Encoding mechanical information through multimolecular structures: Lessons from directed cell migration
Seminar by Vinay Swaminathan
from Wallenberg Center for Molecular Medicine Fellow, Lund University
Interactions between cells and their mechanical environment is a critical regulator of important physiological functions that gets hijacked in diseases such as cancer. One such function is directed cell migration where cells sense physical cues such as stiffness, varying topologies and fluid flow and migrate directionally in response. While we know relatively a lot about how individual molecules respond to forces, we still lack the understanding of how these “force-sensitive” proteins come together to function in a cell to allow it to sense and transmit mechanical information critical for function. In this seminar, I will first discuss the mechanical cues a cell in our body encounters and their role in normal physiology and disease. I will then introduce the primary subcellular structure that mediates interactions between the cell and its mechanical environment- Integrin-based focal adhesions. I will then describe in detail my recent findings on how integrin receptors come together in focal adhesions and act as mechanical compass where the 3-dimensional orientation of these receptors is sensitive to the magnitude and directionality of mechanical information and thus encodes it. I will also describe the unique microscopy technique that facilitated the discovery of this novel molecular organization and bridges the gap between crystal structures and resolution-limited microscopy. I will conclude by looking ahead to what such an organization of molecules tells us about building mechano-sensitive structures in cells, how we can test its role and perturb it during cell function and how this will provide us with novel insights into diseases such as cancer and immune-disorders.
Time: 1 April 2019, 15:00
Fast volumetric light-sheet microscopy
Seminar by Omar E. Olarte
from Universidad ECCI, Colombia (and ICFO, Barcelona, Spain)
Light sheet fluorescence microscopy (LSFM) is a convenient tool for bio-imaging as it efficiently collects the generated fluorescence while at the same time minimizes photobleaching. For these reasons LSFM, being based on an intrinsic 2D illumination strategy, has been put forward as an interesting candidate for fast volumetric imaging.
We report on a LSFM microscope, combined with the use of wavefront coding (WFC) techniques, for fast volumetric imaging. This provides intrinsic 3D imaging capabilities as it extends the depth of field (DOF) of the microscope. In addition, because of the extended DOF, the light sheet can be axially scanned at fast speeds. As only the light sheet is moved, fast 3D imaging can be achieved without the need of any sample or objective movement. Since typical light scanning devices can run at KHz rates, 3D volumetric acquisition speeds will only be limited by the reading speed of the camera or the required signal to noise ratio.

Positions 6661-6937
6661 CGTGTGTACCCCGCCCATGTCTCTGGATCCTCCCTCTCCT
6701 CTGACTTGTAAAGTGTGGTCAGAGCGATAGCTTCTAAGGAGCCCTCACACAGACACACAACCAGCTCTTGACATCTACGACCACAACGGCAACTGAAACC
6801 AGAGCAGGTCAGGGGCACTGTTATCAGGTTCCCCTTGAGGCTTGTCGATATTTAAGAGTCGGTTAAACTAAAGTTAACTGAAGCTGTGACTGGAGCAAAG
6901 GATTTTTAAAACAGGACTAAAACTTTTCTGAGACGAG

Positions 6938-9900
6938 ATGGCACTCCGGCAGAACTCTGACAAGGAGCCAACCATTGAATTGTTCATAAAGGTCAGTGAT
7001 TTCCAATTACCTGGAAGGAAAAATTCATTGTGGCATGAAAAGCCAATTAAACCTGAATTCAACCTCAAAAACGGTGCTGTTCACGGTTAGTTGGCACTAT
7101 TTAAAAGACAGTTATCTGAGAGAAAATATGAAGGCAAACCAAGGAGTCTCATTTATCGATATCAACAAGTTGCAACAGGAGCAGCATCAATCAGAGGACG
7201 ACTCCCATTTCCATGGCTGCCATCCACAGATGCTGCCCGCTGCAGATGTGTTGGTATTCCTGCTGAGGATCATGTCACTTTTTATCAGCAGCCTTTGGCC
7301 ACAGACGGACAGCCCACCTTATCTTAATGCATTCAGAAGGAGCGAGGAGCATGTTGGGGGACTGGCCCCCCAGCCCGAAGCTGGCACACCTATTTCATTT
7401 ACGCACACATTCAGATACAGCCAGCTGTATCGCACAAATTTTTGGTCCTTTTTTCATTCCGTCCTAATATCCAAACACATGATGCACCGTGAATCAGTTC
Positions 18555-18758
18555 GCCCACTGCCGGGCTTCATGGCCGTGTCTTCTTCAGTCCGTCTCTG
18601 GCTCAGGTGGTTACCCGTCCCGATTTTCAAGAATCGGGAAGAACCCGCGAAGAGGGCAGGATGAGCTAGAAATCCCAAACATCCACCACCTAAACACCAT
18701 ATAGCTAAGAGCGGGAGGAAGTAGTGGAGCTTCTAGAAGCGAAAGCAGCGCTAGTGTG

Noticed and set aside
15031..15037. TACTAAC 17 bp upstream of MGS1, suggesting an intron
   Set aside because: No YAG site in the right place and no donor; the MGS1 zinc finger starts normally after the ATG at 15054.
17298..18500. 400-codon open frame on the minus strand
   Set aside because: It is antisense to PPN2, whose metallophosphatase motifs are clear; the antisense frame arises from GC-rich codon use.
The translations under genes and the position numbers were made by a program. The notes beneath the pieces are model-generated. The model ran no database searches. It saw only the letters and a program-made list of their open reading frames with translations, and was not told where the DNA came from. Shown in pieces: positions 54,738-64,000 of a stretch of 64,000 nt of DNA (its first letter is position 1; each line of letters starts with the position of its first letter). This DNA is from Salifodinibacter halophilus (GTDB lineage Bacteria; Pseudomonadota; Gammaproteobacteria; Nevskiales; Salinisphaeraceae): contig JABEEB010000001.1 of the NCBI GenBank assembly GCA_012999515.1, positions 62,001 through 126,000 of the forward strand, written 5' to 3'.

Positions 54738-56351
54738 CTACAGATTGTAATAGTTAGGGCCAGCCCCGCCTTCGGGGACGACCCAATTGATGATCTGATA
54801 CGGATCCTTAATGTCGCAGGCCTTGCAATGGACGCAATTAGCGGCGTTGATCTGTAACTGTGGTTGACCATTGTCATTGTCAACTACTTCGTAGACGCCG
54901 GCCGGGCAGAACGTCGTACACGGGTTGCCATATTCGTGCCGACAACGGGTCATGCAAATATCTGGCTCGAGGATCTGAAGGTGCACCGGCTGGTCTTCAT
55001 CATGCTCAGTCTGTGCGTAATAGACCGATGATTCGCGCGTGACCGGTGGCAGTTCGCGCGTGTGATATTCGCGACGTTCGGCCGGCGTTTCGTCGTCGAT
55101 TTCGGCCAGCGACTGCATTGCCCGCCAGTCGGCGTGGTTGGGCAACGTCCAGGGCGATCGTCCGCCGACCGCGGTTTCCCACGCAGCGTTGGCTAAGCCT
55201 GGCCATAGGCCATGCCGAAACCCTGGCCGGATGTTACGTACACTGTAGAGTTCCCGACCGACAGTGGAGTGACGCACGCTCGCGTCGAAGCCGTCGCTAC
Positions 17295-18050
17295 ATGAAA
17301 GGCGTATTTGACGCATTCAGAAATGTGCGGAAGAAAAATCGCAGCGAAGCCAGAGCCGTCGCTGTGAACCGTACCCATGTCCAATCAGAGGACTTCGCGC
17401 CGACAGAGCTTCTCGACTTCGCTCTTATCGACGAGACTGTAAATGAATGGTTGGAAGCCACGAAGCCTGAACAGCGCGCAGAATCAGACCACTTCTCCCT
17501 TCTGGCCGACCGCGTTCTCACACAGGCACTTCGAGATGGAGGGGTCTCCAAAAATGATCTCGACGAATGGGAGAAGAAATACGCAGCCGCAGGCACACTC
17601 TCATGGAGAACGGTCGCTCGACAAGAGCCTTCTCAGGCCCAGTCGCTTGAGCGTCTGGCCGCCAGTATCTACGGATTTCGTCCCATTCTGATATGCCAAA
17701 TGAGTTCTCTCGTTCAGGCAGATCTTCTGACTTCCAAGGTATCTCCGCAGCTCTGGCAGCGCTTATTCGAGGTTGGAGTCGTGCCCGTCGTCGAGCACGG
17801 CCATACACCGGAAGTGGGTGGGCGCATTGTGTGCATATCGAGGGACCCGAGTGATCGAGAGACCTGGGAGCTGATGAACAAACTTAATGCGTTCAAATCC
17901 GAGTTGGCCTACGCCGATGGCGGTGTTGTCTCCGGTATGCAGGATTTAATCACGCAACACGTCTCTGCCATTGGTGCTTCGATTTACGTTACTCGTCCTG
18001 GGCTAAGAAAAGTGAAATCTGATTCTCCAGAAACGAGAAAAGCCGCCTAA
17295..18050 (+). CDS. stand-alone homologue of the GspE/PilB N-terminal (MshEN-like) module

WFC works at the expenses of introducing a controlled aberration to the system which blurs the resulting images. Then it requires a final deconvolution step to recover the image sharpness that would impose a limitation on the application. Here we present computational tools to perform real-time deconvolution and visualization of the images obtained with WFC-LSFM. To speed up such deconvolution processes, a routine directly developed in a GPUs has been developed. We present preliminary results on realistic computer generated images showing that real-time deconvolution and visualization is possible.
Time: 17 December 2018, 16:00
Effective Drifts in Generalized Langevin Systems
Seminar by Soon Hoe Lim
from Nordita, Stockholm, Sweden, EU
Generalized Langevin equations (GLEs) are stochastic integro-differential equations commonly used as models in non-equilibrium statistical mechanics to describe the dynamics of a particle coupled to a heat bath. From modeling point of view, it is often desirable to derive effective mathematical models, in the form of stochastic differential equations (SDEs), to capture the essential dynamics of the systems. In this talk, we consider effective SDEs describing the behavior of a large class of generalized Langevin systems in the limits when natural time scales become very small. It turns out that additional drift terms, called noise-induced drifts, appear in the effective SDEs. We discuss recent progress on the phenomena of noise-induced drift in these systems. This is joint work with Jan Wehr and Maciej Lowenstein.
Place: Soliden 3rd floor
Time: 12 December 2018, 13:00
Information Controlled Structure Formation in Artificial Microswimmer Systems
General Physics Colloquium by Frank Cichos, University of Leipzig, Germany
Abstract: Self-organization is the generation of order out of local interactions in non-equilibrium. It is deeply connected to all fields of science from physics, chemistry to biology where functional living structures self-assemble and constantly evolve all based on physical interactions. The emergence of collective animal behavior, of society or language are the result of self-organization processes as well though they involve abstract interactions arising from sensory inputs, information processing, storage and feedback resulting in collective behaviors as found, for example, in crowds of people, flocks of birds, schools of fish or swarms of bacteria.